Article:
What happens when your dreams are pulverized? To whom do you turn? Where do you run?
In the Psalms, Book 3 (Psalms 73–89) concludes with the crushing news that the crown of David had been buried in the dust of the earth. In short, because of Israel’s sin, and the sin of David’s sons in particular, God permitted the nations of Egypt and Babylon to plunder and then exile the nation of Judah. In 586 B.C., the final phase of God’s judgment sent the exiles to Babylon, destroyed the temple, and ended the rule of David’s sons. Second Chronicles 36 tells of this exile. And Psalms 88–89 sing of the horror of these events, wondering even how God could permit his covenant with David to suffer so great loss.
In last week’s sermon, I considered this tragic fall. This week, I moved into Psalms 90–106, where we discover what the God of Israel did to resurrect his people from the dust of death. In short, there is great encouragement in Book 4 of the Psalms. For anyone suffering the calamities of this world, even losing all that they own, this section of the Psalter is a powerful message of hope, as it continues to trace God’s work of redemption from David (Psalms 1–71) to David’s son Solomon (Ps 72) to David’s sons (Psalms 73–89) to the hope God himself dwelling with people (Psalms 90–106) and raising up a new David (Psalms 101–03 and 107–150).
If such a message sounds needed, you can listen to the sermon online or read the sermon notes. Below you will find discussion questions, the four infographics we’ve used to help outline the Psalms, plus a few articles I’ve compiled to help show why reading the Psalms as one story is both biblically faithful and pastorally fruitful.
- What is the darkest night of the soul that you have experienced? What gave you light in that circumstance?
- Historically, what are some of the darkest moments you can think of? How does the exile stack up? Read 2 Kings 25 and/or Lamentations for a refresher.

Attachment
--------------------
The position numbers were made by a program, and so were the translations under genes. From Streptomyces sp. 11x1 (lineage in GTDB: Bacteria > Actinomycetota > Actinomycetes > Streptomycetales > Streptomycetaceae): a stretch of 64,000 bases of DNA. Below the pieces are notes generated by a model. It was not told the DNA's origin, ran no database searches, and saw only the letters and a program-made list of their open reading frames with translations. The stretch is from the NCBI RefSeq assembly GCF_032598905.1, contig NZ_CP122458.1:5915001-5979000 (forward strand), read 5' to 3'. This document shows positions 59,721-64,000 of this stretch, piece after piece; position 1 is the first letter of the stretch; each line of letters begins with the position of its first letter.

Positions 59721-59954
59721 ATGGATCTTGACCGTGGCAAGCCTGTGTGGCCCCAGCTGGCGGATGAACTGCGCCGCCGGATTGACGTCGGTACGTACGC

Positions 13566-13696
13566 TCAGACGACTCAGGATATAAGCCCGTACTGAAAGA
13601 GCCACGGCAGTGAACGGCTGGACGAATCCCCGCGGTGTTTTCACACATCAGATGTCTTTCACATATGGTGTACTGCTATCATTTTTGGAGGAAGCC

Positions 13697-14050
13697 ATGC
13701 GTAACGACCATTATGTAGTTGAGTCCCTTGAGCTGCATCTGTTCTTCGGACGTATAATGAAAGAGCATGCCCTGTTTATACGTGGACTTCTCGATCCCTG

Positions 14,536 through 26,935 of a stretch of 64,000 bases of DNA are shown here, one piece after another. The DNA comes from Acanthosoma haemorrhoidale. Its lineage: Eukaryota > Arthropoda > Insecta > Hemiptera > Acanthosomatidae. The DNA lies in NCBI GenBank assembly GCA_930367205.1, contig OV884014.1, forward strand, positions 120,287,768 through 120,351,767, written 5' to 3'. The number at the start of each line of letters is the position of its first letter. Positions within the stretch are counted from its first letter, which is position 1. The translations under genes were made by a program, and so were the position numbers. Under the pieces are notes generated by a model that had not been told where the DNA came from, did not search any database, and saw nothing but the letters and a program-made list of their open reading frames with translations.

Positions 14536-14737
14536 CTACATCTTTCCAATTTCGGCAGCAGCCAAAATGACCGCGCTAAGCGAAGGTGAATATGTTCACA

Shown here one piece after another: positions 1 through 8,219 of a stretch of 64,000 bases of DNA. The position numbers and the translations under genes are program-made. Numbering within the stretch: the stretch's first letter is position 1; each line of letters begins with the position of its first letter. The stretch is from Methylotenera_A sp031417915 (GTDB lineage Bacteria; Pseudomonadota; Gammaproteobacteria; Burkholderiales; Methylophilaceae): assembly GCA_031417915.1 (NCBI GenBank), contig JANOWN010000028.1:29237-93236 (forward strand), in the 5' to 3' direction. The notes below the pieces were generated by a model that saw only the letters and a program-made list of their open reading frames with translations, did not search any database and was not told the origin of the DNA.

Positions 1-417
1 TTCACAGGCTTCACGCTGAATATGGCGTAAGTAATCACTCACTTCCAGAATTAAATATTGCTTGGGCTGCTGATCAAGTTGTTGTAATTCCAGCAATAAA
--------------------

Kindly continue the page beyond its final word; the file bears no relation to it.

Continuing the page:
- To someone agonizing in darkness, caused by sin or some other calamity, what truths would you communicate? Why might abstract truths about God be insufficient to comfort? How does history, song, and story help “flesh out” biblical truths about God’s character?
- In Psalms 90–104, what are some of the truths about God we see? What role does history play in these Psalms. (You might consider the place of Moses and David, as well as the historical praise psalms, Psalms 105 and 106).
- What do Psalms 92–100 teach us about Yahweh? How do you understand the invitation to the courts of the Lord (Psalm 100), considering that the temple was destroyed in Book 3? What does God’s eternal reign mean to you?
- Compare Psalm 90:8 and 103:10. What makes the difference between these two psalms? How can a holy God not treat us according to our sin?
- What other observations stood out to you? How can you incorporate Psalms 90–106 into your lives?
- Finally, pick one Psalm. Read it, consider how the Psalms around it give helpful context. Pray the Psalm in light of that context and the promises it makes to believers in Christ?
The Peaks and Valleys of the Psalms
For Further Study
Over the last few weeks, I have written up a few posts to help get a handle on the Psalms. Here are a few of them.
- Redemption in the Key of D(avid): A One-Page Guide To Reading the Psalms Canonically
- Twelve Reasons for Reading the Psalms as a Unified Canon That Leads to Christ
- A Brief History of and Apologetic for Reading the Psalms Canonically
- Reading the Psalms from the Beginning: How Reading the Psalms Canonically Is More Ancient Than Modern
- Reading the Psalms Carefully Means Reading the Psalms Canonically: Six Quotations from ‘The Shape and Message of Psalms 73–89’
- Reading the Psalms Canonically: Neither Undisciplined Allegory nor Christ-less Historicism
- Textual, Epochal, Canonical: Do The Three Horizons of Interpretation Apply to the Psalms?
- Getting into the Psalms: A Personal and Pastoral Reflection
- Biblical-Theological Resources on the Psalter
Soli Deo Gloria, ds